Reviews sampling methods used in surveys: simple random sampling, systematic sampling, stratification, cluster and multi-stage sampling, sampling with probability proportional to size, two-phase sampling, replicated sampling, panel designs, and non-probability sampling. Kalton discusses issues of practical implementation, including frame problems and non-response, and gives examples of sample designs for a national face-to-face interview survey and for a telephone survey. He also treats the use of weights in survey analysis, the computation of sampling errors with complex sampling designs, and the determination of sample size.

Other Probability Designs

In combination, the sampling methods discussed in the previous chapters are sufficient to handle most sampling problems. There are, however, three other design features that are applicable in certain circumstances and deserve some attention: two-phase sampling, replicated sampling and panel designs. These three designs are reviewed in this chapter.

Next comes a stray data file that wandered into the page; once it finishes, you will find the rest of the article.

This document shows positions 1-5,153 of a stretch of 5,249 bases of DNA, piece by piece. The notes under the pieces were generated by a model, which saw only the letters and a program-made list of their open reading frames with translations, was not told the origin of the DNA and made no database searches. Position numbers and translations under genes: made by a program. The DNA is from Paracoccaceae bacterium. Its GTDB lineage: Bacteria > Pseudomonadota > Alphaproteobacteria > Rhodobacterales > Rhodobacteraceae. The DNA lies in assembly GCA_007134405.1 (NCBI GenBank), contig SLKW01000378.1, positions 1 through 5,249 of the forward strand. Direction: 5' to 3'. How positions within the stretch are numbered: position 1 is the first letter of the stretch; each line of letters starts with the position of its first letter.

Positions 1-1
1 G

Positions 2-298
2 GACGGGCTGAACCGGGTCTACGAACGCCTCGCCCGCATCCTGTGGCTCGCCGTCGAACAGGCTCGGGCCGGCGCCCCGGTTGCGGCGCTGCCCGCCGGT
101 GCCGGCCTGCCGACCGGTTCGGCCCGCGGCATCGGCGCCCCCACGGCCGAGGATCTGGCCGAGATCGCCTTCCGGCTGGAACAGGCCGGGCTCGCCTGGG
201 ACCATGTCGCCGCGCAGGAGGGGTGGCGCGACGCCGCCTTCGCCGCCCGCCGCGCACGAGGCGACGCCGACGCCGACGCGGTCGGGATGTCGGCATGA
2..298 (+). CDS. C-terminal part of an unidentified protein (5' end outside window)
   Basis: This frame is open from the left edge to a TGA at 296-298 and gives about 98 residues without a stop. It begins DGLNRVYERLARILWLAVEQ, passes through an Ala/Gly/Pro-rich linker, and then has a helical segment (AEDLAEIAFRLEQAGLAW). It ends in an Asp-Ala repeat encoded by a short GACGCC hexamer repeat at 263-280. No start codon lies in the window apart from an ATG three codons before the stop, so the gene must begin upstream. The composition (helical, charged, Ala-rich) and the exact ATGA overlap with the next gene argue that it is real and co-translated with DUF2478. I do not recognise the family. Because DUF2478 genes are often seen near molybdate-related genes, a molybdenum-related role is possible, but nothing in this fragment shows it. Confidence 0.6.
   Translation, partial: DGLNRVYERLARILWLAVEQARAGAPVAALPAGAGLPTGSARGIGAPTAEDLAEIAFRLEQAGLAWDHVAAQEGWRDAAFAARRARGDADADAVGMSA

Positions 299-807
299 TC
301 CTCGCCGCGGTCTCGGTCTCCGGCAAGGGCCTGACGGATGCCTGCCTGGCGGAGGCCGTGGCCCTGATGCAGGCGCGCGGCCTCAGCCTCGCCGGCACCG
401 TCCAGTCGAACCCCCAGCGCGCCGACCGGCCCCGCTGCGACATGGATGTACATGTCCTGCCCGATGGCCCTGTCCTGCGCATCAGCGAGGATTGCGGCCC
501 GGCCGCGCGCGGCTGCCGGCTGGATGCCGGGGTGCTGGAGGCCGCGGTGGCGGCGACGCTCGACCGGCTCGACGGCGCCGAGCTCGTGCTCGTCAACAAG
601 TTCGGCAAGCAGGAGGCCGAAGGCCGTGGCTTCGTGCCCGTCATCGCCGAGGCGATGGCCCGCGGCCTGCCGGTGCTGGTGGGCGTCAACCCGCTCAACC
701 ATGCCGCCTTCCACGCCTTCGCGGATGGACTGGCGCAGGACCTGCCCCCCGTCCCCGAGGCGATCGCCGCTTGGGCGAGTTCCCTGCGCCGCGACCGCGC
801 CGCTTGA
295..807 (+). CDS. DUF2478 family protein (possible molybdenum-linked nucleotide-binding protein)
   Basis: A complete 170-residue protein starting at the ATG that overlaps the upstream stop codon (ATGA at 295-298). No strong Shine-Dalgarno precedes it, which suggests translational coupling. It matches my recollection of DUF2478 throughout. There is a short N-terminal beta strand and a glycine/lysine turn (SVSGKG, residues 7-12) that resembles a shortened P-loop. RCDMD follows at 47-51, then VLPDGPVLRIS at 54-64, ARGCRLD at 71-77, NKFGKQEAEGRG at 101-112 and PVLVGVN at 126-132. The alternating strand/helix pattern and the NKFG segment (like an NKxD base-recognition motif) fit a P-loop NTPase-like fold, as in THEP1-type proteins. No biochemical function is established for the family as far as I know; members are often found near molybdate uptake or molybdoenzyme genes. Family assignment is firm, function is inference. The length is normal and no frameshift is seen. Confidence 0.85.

Two-Phase Sampling

In two-phase, or double, sampling, certain items of information are collected for an initial, or first-phase, sample, then further items are collected at the second phase from a subsample of the initial sample. The method may be extended to more phases (multiphase sampling), but for most purposes two phases suffice.

One use for two-phase sampling arises when the levels of precision needed for different estimates from a survey are not compatible, implying that different sample ...

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